Tobacco use in Massachusetts 2019
Cigarette use: Massachusetts
Cigarette use in Massachusetts
- In 2017, 13.7% of adults smoked. Nationally, the rate was 17.1%.1
- In 2017, 6.4% of high school students in Massachusetts smoked cigarettes on at least one day in the past 30 days. Nationally, the rate was 8.8%.2
Other tobacco product use: Massachusetts
E-cigarette and smokeless tobacco use in Massachusetts
- In 2017, 3.3% of adults used e-cigarettes and 2.3% used smokeless tobacco.3
- In 2017, 20.1% of high school students in Massachusetts used electronic vapor products on at least one day in the past 30 days. Nationally, the rate was 13.2%.2
- In 2017, 4.8% of high school students in Massachusetts used chewing tobacco, snuff or dip on at least one day in the past 30 days. Nationally, the rate was 5.5%.2
- In 2017, 6.7% of high school students in Massachusetts smoked cigars, cigarillos or little cigars on at least one day in the past 30 days. Nationally, the rate was 8.0%.2
Economics of tobacco use and tobacco control
Economics of tobacco use in Massachusetts
- Massachusetts received $864.5 million (estimated) in revenue from tobacco settlement payments and taxes in fiscal year 2019.4
- Of this, the state allocated $4.2 million in state funds to tobacco prevention in fiscal year 2019, 6.3% of the Centers for Disease Control and Prevention’s annual spending target.4
- Smoking-caused health care costs: $4.08 billion per year.4
- Smoking-caused losses in productivity: $2.40 billion per year.5
Massachusetts tobacco laws
Cigarette tax in Massachusetts
- Massachusetts is ranked 5th in the U.S. for its cigarette tax of $3.51 per pack (enacted July 2013), compared to the national average of $1.81. (The District of Columbia has the highest tax at $4.50 and Missouri has the lowest at 17 cents.)6-8
- Little cigars are taxed at $3.51 per 20 cigars. Smokeless tobacco is taxed at 210% of the wholesale price. Cigars and smoking tobacco are taxed at 40% of the wholesale price.6,7
Clean indoor air ordinances
- Smoking is prohibited in all government workplaces, private workplaces, schools, childcare facilities, restaurants, bars (allowed in smoking bars), retail stores and recreational/cultural facilities.7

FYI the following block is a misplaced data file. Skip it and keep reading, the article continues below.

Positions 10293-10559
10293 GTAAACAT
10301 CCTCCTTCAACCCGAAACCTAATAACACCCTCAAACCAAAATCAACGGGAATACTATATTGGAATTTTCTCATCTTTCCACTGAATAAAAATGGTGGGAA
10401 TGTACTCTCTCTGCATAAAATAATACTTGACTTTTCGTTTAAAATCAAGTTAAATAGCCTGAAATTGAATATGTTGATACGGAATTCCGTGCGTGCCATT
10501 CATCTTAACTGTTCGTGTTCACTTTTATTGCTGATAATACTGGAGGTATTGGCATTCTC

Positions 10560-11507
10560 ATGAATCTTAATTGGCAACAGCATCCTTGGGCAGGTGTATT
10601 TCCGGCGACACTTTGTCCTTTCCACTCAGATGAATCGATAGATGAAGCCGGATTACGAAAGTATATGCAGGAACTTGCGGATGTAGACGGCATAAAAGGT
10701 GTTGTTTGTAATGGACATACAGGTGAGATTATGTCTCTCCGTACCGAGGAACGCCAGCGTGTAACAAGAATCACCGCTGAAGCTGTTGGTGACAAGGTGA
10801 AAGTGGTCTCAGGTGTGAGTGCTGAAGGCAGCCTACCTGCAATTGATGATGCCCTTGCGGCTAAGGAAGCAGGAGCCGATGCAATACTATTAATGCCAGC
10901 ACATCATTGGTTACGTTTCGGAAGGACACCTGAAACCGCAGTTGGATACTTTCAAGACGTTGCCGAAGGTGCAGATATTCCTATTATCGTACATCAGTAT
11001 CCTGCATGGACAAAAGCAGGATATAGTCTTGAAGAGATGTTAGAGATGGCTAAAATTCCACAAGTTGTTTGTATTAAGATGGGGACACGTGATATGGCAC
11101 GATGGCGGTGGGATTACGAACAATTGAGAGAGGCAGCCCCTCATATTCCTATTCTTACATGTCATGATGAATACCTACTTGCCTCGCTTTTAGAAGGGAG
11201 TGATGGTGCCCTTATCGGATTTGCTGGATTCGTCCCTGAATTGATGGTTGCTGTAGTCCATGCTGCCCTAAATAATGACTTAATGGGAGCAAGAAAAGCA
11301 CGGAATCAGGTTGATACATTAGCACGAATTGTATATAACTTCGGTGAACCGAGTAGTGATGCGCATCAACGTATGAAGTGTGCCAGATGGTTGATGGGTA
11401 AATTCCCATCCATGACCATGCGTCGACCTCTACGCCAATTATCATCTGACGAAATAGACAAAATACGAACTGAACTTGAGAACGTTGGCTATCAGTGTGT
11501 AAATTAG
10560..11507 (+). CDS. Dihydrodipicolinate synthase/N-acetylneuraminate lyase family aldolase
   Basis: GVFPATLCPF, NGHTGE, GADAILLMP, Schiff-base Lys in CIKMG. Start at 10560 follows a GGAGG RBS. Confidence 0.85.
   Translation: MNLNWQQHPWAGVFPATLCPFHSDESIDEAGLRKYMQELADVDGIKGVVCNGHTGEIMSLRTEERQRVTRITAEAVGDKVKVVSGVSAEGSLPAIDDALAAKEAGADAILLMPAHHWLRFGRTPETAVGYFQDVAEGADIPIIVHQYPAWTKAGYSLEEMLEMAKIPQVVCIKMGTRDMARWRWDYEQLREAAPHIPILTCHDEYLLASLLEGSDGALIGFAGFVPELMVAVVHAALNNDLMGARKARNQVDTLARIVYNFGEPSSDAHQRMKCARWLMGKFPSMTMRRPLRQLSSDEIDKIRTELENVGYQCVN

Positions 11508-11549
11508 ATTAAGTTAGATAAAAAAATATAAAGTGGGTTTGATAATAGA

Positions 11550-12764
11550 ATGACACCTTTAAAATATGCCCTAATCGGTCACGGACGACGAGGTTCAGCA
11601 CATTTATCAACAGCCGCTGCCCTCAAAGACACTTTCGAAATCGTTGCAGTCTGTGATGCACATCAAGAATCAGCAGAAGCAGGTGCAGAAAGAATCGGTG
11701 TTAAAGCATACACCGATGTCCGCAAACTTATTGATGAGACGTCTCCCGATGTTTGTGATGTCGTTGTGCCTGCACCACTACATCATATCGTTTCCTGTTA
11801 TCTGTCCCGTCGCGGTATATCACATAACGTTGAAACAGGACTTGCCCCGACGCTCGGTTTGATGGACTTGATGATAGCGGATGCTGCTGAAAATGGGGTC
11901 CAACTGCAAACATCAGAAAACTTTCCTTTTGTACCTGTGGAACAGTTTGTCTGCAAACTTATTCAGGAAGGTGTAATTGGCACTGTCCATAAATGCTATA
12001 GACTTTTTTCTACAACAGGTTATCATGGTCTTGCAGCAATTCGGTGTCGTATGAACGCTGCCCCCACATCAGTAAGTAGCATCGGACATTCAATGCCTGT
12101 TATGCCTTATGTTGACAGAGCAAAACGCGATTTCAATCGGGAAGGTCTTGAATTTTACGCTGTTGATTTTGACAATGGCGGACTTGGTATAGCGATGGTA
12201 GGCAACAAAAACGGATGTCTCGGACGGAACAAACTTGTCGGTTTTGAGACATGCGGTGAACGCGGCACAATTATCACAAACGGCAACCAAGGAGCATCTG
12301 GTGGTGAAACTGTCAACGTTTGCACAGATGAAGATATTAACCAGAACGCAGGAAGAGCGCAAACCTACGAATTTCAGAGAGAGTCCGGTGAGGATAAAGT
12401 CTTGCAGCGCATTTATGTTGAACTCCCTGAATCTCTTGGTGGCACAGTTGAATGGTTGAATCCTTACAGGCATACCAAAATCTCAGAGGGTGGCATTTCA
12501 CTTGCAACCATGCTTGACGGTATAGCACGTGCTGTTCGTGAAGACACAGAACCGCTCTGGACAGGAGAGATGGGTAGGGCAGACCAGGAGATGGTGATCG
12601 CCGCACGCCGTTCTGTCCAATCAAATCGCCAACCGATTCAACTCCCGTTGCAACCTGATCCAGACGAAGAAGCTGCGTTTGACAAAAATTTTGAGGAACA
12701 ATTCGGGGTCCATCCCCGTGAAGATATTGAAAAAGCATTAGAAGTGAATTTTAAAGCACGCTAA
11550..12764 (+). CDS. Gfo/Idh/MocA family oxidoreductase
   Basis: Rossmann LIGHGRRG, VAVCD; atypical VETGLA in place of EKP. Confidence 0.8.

- E-cigarettes are included in the state’s definition of smoking.9
Youth access laws
- The minimum age to purchase tobacco products in Massachusetts is 21. In December 2019, the United States adopted a law raising the federal minimum age of sale of all tobacco products to 21, effective immediately.
- Establishments are required to post signs stating that sales to minors are prohibited.6
- Self-service tobacco product displays are prohibited except in adult-only retail stores.6
Local tobacco laws
- 144 cities and local municipalities in Massachusetts, including Boston, have restricted flavored tobacco to adult-only retail tobacco stores and/or smoking bars. While a majority of these flavored tobacco laws exempt menthol, mint and wintergreen flavors, Ashland, Needham and Somerville include menthol, mint and wintergreen in their laws.
- 173 cities and towns in Massachusetts, including Boston, require cigars to be sold for at least $2.50 and multi-packs of 2 or more cigars for at least $5.00.10
- 125 cities and towns in Massachusetts have caps on the number of tobacco licenses.10
- 186 cities and local municipalities in Massachusetts, including Boston, have adopted laws banning pharmacies from selling tobacco products.10
- The use of smokeless tobacco and other tobacco products at baseball parks, including Fenway Park, and other professional and amateur sports venues is prohibited.11
Quitting statistics and benefits
Quitting statistics in Massachussets
- The CDC estimates 48.9% of daily adult smokers in Massachusetts quit smoking for one or more days in 2017.3
- In 2014, the Affordable Care Act required that Medicaid programs cover all tobacco cessation medications.7**
- Massachusetts’s state quit line invests $1.37 per smoker, compared to the national average of $2.21.7
- Massachusetts does not have a private insurance mandate provision for cessation.7
Notes and references
Updated April 2019
*National and state-level prevalence numbers reflect the most recent data available. This may differ across state fact sheets.
**The seven recommended cessation medications are NRT gum, NRT patch, NRT nasal spray, NRT inhaler, NRT lozenge, Varenicline (Chantix) and Bupropion (Zyban).
Fiore MC, et al. Treating Tobacco Use and Dependence: 2008 Update. Clinical Practice Guideline. Rockville, MD: US Department of Health and Human Services. Public Health Service: May 2008.
1. CDC, Behavioral Risk Factor Surveillance System, 2017.
2. CDC, Youth Risk Behavior Surveillance System, 2017.
3. CDC, Behavioral Risk Factor Surveillance System, State Tobacco Activities Tracking and Evaluation System, 2017.
4. Campaign for Tobacco-Free Kids, Broken Promises to Our Children: a State-by-State Look at the 1998 State Tobacco Settlement 20 Years Later FY2019, 2018.
5. Campaign for Tobacco-Free Kids, Toll of Tobacco in the United States.
6. American Lung Association, State Legislated Actions on Tobacco Issues (SLATI).
7. American Lung Association, State of Tobacco Control, 2019.
8. Campaign for Tobacco-Free Kids. State Cigarette Excise Tax Rates & Rankings. https://www.tobaccofreekids.org/assets/factsheets/0097.pdf.
9. Public Health Law Center. U.S. E-Cigarette Regulation: 50-State Review. http://www.publichealthlawcenter.org/resources/us-e-cigarette-regulations-50-state-review.
10. Massachusetts Association of Health Boards. Tobacco Maps of Massachusetts. http://www.mahb.org/tobacco-control/ma-tobacco-maps/.
11. Knock Tobacco Out of the Park. https://tobaccofreebaseball.org/.